The comments on the article immediately began. Most of these were anecdotal stories about how pets have behaved strangely immediately before a disaster and how this had saved someone’s life. Among all these comments was a missive that was a fine example of laconic wit and which made me very, very happy.

Correlation does not imply causation.

The point of this phrase is that we as humans often see events that happen sequentially as being related to each other in a cause and effect manner. The reason we see this relationship is because there is often, in fact, such a relationship. When my finger pushes down the letter “p” on the keypad, said letter appears on the screen. This is an example of Cause and Effect.

It is vitally important to understand that Event A which occurs immediately before Event B is not necessarily the cause for Event B. Often the two events are completely unrelated.

The reason this is so important to understand is that if you mistake correlation with causation you are going to spend a great deal of time and effort futilely trying to make your life better. If you do not fully understand what it is that caused the thing you are trying to fix, your ability to resolve the problem is deeply inhibited.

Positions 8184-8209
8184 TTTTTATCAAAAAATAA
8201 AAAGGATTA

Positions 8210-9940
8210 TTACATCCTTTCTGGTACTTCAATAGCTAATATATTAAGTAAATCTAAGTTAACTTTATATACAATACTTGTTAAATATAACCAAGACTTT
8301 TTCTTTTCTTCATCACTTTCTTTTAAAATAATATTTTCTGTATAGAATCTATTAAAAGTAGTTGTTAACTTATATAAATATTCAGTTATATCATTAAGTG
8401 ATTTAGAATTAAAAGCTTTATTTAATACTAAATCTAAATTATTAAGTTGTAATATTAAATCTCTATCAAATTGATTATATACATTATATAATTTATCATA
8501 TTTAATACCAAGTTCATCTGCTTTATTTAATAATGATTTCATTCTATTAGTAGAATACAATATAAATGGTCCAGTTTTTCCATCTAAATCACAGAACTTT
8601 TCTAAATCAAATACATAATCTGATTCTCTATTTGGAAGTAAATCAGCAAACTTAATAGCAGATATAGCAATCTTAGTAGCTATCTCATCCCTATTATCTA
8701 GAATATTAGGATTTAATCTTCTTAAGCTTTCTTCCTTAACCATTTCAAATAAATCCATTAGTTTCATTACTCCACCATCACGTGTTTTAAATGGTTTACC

This is one of the main ideas of Critical Thinking. The lack of critical thinking is what drives bad decisions in life. Bad decisions in life lead to less happiness for you and those around you.

We have all been victim of the idea that correlation equates to causation and we’ve all wasted time trying to fix a problem in completely the wrong way. What’s important is trying to assign accurate causation to the events of our lives.

The next time you encounter correlated events take a moment to examine them for causation. Get in the habit. It will make a difference in your life.

Each time you practice your Critical Thinking skills you will get better at doing it. Now, repeat after me: Correlation does not equal Causation.

Now, off you go.

Tom Liberman
Sword and Sorcery fantasy with a Libertarian Ideology
Current Release: The Spear of the Hunt
Next Release: The Broken Throne